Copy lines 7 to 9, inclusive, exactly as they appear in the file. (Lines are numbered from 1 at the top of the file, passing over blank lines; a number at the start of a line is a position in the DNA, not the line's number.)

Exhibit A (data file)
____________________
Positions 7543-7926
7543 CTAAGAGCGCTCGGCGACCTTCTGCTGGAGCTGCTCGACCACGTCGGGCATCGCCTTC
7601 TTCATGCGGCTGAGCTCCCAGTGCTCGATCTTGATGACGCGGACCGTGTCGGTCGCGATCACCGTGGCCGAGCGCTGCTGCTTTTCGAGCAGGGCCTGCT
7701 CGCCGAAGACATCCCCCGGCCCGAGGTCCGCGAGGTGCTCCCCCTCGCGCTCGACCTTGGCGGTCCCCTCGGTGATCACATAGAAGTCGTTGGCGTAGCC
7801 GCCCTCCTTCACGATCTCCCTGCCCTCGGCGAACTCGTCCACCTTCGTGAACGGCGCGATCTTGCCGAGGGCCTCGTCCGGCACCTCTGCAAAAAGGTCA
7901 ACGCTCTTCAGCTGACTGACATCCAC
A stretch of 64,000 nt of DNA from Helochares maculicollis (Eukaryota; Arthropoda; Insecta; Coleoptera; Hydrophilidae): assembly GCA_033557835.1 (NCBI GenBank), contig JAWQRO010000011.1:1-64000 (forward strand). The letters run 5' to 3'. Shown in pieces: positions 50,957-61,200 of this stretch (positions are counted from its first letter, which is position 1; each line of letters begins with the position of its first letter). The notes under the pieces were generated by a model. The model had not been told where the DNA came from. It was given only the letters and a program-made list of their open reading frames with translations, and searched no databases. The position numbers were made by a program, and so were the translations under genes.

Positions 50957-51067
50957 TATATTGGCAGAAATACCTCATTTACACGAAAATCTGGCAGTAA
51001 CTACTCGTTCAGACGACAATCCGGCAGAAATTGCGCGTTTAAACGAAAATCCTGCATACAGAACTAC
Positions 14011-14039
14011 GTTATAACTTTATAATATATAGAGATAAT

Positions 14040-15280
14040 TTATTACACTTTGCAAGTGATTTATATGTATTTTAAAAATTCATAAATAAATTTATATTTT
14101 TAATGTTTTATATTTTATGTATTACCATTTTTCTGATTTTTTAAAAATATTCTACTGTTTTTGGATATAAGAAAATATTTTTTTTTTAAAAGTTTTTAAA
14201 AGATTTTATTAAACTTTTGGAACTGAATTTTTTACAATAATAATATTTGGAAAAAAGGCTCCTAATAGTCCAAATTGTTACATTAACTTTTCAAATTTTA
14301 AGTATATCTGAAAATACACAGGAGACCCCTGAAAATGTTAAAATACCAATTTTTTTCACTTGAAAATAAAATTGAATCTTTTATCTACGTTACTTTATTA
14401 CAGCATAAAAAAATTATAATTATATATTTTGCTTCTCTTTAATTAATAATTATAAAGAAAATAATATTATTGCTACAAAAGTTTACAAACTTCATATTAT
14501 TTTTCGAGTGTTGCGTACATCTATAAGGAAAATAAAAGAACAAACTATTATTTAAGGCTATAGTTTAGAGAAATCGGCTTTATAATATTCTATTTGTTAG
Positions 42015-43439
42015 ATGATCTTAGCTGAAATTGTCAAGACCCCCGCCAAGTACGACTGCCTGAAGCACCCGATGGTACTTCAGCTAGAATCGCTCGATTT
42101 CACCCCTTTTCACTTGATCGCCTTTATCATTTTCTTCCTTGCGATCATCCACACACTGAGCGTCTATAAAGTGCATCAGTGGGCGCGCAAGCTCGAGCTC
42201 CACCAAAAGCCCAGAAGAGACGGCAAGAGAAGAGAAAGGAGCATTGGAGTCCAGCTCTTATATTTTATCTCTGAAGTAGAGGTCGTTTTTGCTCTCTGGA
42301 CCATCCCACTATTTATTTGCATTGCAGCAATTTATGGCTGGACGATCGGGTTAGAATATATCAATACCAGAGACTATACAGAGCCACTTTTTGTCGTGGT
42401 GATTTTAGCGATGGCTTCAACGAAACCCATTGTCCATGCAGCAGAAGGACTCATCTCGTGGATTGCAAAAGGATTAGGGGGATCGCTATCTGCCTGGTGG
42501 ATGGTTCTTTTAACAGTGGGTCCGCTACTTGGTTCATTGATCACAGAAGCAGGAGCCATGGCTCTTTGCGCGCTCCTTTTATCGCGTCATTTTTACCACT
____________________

A stretch of 64,000 nt of DNA from Helochares maculicollis (Eukaryota; Arthropoda; Insecta; Coleoptera; Hydrophilidae): assembly GCA_033557835.1 (NCBI GenBank), contig JAWQRO010000011.1:1-64000 (forward strand). The letters run 5' to 3'. Shown in pieces: positions 50,957-61,200 of this stretch (positions are counted from its first letter, which is position 1; each line of letters begins with the position of its first letter). The notes under the pieces were generated by a model. The model had not been told where the DNA came from. It was given only the letters and a program-made list of their open reading frames with translations, and searched no databases. The position numbers were made by a program, and so were the translations under genes.

Positions 50957-51067
50957 TATATTGGCAGAAATACCTCATTTACACGAAAATCTGGCAGTAA